Freedom from Fear: The American People in Depression and War, 1929-1945

By David M. Kennedy | Go to book overview

14
The Agony of Neutrality

If we are conquered, all will be enslaved and the United States will be left single-handed to guard the rights of man.

-- First Lord of the Admiralty Winston S. Churchill, November 12, 1939

While German dive-bombers screamed over Warsaw and German tanks crunched through the stubble of the freshly harvested grain fields in Polish Silesia, the world briefly and vainly held its breath, hoping against all reason that the war that had come at last might somehow not really have come at all. But on September 3, after Hitler had rejected British and French ultimata to withdraw from Poland, futile hope expired. Seated in front of a microphone at Number 10 Downing Street, Chamberlain announced to his countrymen on September 3 that "this country is at war with Germany." In Paris, Prime Minister Edouard Daladier followed suit a few hours later.1

In Washington, Roosevelt's first public pronouncement on September 1 was a plea to all the belligerents to refrain from "bombardment from the air of civilian populations or of unfortified cities" -- an appeal that bespoke the terror of air power then obsessing every mind, and a declaration that eventually made for ironic reading in the light of the war's nuclear climax at Hiroshima and Nagasaki nearly six years later. On the evening of September 3, Roosevelt also took to the radio to deliver another of his now familiar Fireside Chats. "Until four-thirty o'clock this morning I had hoped against hope that some miracle would prevent a devastating war in Europe and bring to an end the invasion of Poland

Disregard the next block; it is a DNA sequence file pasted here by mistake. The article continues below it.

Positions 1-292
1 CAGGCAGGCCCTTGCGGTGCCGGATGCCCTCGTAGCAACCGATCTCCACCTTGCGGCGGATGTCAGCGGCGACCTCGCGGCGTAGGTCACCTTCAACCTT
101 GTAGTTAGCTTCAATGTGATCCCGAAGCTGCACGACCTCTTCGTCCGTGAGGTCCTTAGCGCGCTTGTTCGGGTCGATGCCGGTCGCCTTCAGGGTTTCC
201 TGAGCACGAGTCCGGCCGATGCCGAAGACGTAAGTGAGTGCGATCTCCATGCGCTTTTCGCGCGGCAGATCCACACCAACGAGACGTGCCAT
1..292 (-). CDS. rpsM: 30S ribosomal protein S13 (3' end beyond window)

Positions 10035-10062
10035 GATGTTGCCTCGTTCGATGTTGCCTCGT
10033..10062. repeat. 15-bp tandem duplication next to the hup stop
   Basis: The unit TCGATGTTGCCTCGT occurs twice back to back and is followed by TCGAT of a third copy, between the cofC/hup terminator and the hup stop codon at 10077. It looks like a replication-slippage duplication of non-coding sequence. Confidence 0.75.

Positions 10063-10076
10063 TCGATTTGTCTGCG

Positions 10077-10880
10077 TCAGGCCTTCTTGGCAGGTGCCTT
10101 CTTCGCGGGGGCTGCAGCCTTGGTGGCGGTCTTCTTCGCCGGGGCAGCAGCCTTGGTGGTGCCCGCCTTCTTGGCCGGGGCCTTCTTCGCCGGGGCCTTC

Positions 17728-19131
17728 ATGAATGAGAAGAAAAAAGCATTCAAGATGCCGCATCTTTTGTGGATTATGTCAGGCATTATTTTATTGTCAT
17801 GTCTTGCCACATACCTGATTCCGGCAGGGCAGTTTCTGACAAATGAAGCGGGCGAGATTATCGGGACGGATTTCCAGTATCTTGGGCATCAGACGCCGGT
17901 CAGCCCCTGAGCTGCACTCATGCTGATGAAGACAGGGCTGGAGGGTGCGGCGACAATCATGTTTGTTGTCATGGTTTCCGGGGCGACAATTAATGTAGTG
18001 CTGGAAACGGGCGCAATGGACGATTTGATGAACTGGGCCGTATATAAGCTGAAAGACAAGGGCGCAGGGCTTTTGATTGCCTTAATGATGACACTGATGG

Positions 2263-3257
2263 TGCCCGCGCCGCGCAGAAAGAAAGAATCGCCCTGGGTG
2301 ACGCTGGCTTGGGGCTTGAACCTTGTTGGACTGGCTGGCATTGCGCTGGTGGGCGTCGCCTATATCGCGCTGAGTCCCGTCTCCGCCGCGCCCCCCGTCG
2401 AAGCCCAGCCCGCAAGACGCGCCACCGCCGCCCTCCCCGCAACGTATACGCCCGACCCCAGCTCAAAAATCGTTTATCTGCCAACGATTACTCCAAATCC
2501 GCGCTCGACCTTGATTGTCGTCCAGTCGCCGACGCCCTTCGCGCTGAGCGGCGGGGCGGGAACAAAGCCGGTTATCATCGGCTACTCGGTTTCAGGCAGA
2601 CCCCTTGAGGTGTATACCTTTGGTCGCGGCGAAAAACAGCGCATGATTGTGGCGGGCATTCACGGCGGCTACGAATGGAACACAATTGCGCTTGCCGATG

____________________
1
James W. Gantenbein, ed., Documentary Background of World War II ( New York: Columbia University press, 1948), 409.

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Freedom from Fear: The American People in Depression and War, 1929-1945
Table of contents

Table of contents

  • Title Page iii
  • Contents vii
  • Maps ix
  • Acknowledgments xi
  • Editor''s Introduction xiii
  • Abbreviated Titles Used in Citations xvii
  • Prologue - November 11, 1918 1
  • 1 - The American People on the Eve of the Great Depression 10
  • 2 - Panic 43
  • 3 - The Ordeal of Herbert Hoover 70
  • 4 - Interregnum 104
  • 5 - The Hundred Days 131
  • 6 - The Ordeal of the American People 160
  • 7 - Chasing the Phantom of Recovery 190
  • 8 - The Rumble of Discontent 218
  • 9 - A Season for Reform 249
  • 10 - Strike! 288
  • 11 - The Ordeal of Franklin Roosevelt 323
  • 12 - What the New Deal Did 363
  • 13 - The Gathering Storm 381
  • 14 - The Agony of Neutrality 426
  • 15 - To the Brink 465
  • 16 - War in the Pacific 516
  • 17 - Unready Ally, Uneasy Alliance 565
  • 18 - The War of Machines 615
  • 19 - The Struggle for a Second Front 669
  • 20 - The Battle for Northwest Europe 709
  • 21 - The Cauldron of the Home Front 746
  • 22 - Endgame 798
  • Epilogue- the World the War Made 852
  • Bibliographical Essay 859
  • Index 877
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